Stella Marin

Self-Love | Energy Healing | Coaching | Alchemy

Boundaries: The What, The How, The Why

Stella MarinComment
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When we fail to set boundaries and hold people accountable, we feel used and mistreated. This is why we sometimes attack who they are, which is far more hurtful than addressing a behavior or a choice.
— Brene Brown

First and foremost, boundaries are about self-respect and valuing yourself and your time, AND respecting and valuing others. There are many reasons why a person may have a lack of boundaries, and they manifest in a variety of ways, but they all stem from how you feel about yourself.

Setting clear personal boundaries is the key to ensuring relationships are mutually respectful, supportive and caring. Boundaries are the limits you set for acceptable behavior from those around you, determining whether they feel able to put you down, make fun, or take advantage of your good nature.

Weak boundaries leave you vulnerable and likely to be taken for granted or used by others. Having self- respect shows others how you expect to be treated- people will only treat you as well as you treat yourself. Boundaries also protect you from harmful and unhealthy relationships, and help you avoid getting too close to people who don’t have your best interests at heart.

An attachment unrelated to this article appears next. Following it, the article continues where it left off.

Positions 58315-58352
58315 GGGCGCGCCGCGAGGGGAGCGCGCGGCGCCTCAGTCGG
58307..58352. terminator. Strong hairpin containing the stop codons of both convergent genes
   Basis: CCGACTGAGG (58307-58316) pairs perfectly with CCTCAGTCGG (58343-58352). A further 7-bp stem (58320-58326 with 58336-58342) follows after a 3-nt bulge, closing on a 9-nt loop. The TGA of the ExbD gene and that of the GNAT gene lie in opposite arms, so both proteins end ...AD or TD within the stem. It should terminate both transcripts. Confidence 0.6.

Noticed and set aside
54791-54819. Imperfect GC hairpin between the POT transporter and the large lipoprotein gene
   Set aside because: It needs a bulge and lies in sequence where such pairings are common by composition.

Daring to set boundaries is about having the courage to love ourselves, even when we risk disappointing others.
— Brené Brown

The two main boundaries are physical and emotional.

Physical boundaries need to be strong in order to protect you from physical harm; they include your body, your sense of personal space, sexual orientation and privacy. Other physical boundaries involve clothing, shelter, safety, money, space, noise, etc.

If you’re familiar with the show, Seinfeld, there were two episodes where Elaine is dating a guy named, Aaron, who is dubbed a “close-talker.” A close-talker is a person who stands unusually close to others when speaking to them, in essence disrupting the person's personal space. While it makes for entertaining comedy on t.v., in real life it can be quite uncomfortable.

Other examples of physical boundary crossing may include:
• Inappropriate touching, and/or making unwanted sexual advances.
• Looking through others personal belongings, files, mail, social media messages, text messages, etc.
• Not allowing others their personal space. An example would be barging into your boss’s office without knocking.